After an infant died recently from a rare infection contracted by contaminated breast pump parts, the Centers for Disease Control and Prevention (CDC) issued updated guidelines (printable handout) for mothers who use a breast pump. Le Bonheur Lactation Consultant Ruth Munday explains the new guidelines in this post.

The CDC recommendations serve as an important reminder to us all about the value of keeping pumping equipment safe and clean for ongoing use.There is risk for bacteria or other germs to grow on improperly washed pump parts. If the pump parts have bacteria on them, then there is a chance the breastmilk may become contaminated and make the baby sick.The mother may also be at risk for getting mastitis. So, we all need to advocate for the highest of standards when it comes to how breastmilk is collected and stored. 

The recommended CDC guidelines include tips for washing, sanitizing and storing breastpump equipment.  Here are some of the main points to put into practice:

Before You Pump

  • Wash your hands with soap and water
  • As you assemble your clean pump parts, inspect each piece for mold or buildup of milk residue
  • If any parts are found to be moldy, discard them and purchase new
  • Clean pump dials, power switch and pumping area with disinfectant wipes, especially if using a shared pump/pump space (such as at work or in a hospital setting).

After Each Pump Session

  • Store milk safely in storage bottle or bag. Label the container with the date and time you pumped the milk. If you are in a hospital setting, the staff will provide labels with your baby’s name to be included on the collected milk. If not using the collected milk right way, place the milk in a refrigerator, freezer, or cooler bag with ice packs.
  • Clean pump dials, power switch and pumping area with disinfectant wipes, especially if using a shared pump /pump space (such as at work or in a hospital setting).
  • Disconnect the tubing from the breastpump attachments.
  1. If the tubing has water droplets or a foggy condensation appearance, leave the tubing attached to the breastpump and run the pump for a few more minutes until the tubing is clear and dry.
  2. If the outside of your tubing is soiled, wipe it with a damp cloth or disinfectant wipe.
  3. When used correctly, breastpump tubing does not touch the expressed milk and does not need to be cleaned routinely.
  • Take apart breastpump attachments and separate all parts that come in contact with the breast/breastmilk (this includes the flanges, valves, membranes, connectors, and milk collection bottles). Rinse all of these parts under running water to remove any remaining milk.
  • As soon as possible after pumping, clean parts that come in contact with breast/breastmilk either by hand or in the dishwasher (if they are dishwasher safe).

 

How to clean pump parts:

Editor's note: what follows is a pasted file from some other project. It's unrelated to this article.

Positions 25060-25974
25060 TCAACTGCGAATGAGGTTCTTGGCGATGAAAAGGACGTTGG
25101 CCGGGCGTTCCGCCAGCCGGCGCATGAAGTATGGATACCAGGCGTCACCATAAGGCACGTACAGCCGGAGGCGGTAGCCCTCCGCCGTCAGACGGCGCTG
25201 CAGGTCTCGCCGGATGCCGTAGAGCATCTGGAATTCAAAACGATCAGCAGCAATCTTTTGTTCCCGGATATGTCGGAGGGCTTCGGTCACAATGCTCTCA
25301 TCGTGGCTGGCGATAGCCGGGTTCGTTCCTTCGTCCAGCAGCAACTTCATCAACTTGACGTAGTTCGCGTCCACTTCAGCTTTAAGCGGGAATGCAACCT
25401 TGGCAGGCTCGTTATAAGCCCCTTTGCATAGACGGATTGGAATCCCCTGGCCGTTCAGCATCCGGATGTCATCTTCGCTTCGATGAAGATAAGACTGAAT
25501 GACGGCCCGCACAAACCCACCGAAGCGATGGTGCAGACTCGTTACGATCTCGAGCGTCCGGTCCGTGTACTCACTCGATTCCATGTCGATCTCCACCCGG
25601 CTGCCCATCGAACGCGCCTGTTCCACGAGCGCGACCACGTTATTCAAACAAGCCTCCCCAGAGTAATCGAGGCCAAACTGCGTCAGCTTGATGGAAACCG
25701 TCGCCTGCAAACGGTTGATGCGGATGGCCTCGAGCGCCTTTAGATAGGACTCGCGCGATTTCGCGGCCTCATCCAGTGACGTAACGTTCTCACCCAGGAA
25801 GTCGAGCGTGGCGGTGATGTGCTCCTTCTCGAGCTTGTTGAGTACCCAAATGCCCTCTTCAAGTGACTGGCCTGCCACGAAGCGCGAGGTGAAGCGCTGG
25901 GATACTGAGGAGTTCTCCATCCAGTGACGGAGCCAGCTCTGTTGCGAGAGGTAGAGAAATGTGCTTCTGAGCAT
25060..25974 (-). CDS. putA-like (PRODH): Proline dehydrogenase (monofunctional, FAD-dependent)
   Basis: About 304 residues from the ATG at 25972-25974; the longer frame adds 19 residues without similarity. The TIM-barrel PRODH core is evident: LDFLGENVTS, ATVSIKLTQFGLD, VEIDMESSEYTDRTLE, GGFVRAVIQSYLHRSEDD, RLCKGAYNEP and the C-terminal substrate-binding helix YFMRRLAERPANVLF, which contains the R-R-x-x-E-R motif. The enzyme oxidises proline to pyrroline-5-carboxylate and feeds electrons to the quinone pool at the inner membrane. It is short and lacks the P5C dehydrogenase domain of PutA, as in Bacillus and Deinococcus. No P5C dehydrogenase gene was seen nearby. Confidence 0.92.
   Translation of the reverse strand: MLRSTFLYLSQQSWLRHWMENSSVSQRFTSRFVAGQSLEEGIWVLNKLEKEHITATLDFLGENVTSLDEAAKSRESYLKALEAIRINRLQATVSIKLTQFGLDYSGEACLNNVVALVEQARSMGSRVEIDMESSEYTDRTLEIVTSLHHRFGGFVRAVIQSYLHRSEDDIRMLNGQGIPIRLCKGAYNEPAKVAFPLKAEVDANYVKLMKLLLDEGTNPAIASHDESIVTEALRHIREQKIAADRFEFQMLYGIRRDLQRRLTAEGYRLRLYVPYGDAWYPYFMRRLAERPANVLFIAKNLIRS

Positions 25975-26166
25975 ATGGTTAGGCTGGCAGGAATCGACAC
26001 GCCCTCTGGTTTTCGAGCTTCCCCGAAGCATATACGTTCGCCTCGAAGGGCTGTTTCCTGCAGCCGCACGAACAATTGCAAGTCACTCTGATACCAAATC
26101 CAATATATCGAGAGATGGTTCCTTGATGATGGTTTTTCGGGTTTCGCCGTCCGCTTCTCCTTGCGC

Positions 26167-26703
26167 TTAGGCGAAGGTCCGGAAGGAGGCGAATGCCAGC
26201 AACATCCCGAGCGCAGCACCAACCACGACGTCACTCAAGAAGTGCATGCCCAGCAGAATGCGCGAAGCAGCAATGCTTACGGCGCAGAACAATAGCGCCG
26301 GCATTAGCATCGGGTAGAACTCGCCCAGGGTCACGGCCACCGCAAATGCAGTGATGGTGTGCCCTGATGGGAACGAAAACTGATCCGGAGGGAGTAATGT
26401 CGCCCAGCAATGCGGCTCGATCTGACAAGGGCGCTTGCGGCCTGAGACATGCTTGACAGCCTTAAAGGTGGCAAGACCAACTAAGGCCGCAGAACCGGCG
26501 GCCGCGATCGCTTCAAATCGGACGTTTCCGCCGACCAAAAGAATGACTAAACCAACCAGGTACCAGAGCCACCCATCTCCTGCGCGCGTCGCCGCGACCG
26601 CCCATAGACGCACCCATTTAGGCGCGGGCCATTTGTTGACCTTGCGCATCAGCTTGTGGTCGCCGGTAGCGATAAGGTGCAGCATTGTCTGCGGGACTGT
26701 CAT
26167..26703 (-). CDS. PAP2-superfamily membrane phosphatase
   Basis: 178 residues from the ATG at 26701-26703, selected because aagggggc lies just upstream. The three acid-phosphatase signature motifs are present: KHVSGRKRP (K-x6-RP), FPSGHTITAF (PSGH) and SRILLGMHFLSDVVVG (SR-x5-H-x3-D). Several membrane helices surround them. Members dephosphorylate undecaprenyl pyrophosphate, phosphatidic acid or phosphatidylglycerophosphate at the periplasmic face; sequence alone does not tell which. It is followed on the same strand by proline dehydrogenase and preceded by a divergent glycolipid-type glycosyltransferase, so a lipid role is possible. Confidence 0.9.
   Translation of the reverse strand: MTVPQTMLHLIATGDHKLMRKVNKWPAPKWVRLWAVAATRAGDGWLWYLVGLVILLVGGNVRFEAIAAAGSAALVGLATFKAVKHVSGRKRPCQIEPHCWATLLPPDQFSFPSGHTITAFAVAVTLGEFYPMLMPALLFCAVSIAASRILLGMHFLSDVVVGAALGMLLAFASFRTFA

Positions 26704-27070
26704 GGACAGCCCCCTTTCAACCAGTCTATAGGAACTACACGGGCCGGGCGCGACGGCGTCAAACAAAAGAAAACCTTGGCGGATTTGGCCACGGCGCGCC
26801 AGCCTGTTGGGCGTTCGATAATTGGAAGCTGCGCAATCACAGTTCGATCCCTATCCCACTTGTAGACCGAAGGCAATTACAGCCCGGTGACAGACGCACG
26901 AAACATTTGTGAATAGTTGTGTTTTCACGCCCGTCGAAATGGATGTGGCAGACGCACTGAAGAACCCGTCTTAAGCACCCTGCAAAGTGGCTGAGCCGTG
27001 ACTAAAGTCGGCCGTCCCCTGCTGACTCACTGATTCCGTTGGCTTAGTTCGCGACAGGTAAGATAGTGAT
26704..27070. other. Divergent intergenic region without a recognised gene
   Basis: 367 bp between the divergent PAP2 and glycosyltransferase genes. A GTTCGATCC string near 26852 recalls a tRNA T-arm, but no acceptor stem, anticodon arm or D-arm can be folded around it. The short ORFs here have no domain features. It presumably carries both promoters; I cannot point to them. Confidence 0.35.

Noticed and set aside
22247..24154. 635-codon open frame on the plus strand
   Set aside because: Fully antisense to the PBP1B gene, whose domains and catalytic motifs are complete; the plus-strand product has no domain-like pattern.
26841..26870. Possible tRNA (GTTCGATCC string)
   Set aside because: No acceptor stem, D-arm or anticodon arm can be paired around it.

• Clean by hand.
  1. Use a wash basin. Place pump parts in a clean wash basin used only for washing infant feeding equipment. Do not place pump parts directly in the sink, because germs in sinks or drains could contaminate the pump.
  2. Add soap and water. Fill wash basin with hot water and add soap.
  3. Scrub items using a clean brush that is used only to clean infant feeding items.
  4. Rinse by holding items under running water, or by submerging in fresh water in a separate basin that is used only for cleaning infant feeding items.
  5. Allow to air-dry thoroughly. Place pump parts, wash basin, and bottle brush on a clean, unused dish towel or paper towel in an area protected from dirt and dust. Do not use a dish towel to rub or pat items dry because doing so may transfer germs to the items.
  6. Once dry, store in a clean protected area, such as an unused, sealable food storage bag.
  • Clean in a dishwasher (if recommended by pump kit manufacturer).
  1. Place disassembled pump parts in dishwasher. Be sure to place small items into a closed-top basket or mesh laundry bag so they don’t end up in the dishwasher filter. If possible, run the dishwasher using hot water and a heated drying cycle (or sanitizing setting); this can help kill more germs.
  2. Remove from dishwasher. Wash your hands with soap and water before removing and storing cleaned items. If items are not completely dry, place items on a clean, unused dish towel or paper towel to air-dry thoroughly before storing. Do not use a dish towel to rub or pat items dry because doing so may transfer germs to the items.
  • Clean wash basin and bottle brush. If you use a wash basin or bottle brush when cleaning your pump parts, rinse them well and allow them to air-dry after each use. Consider washing them every few days, either in a dishwasher with hot water and a heated drying cycle if they are dishwasher-safe, or by hand with soap and warm water.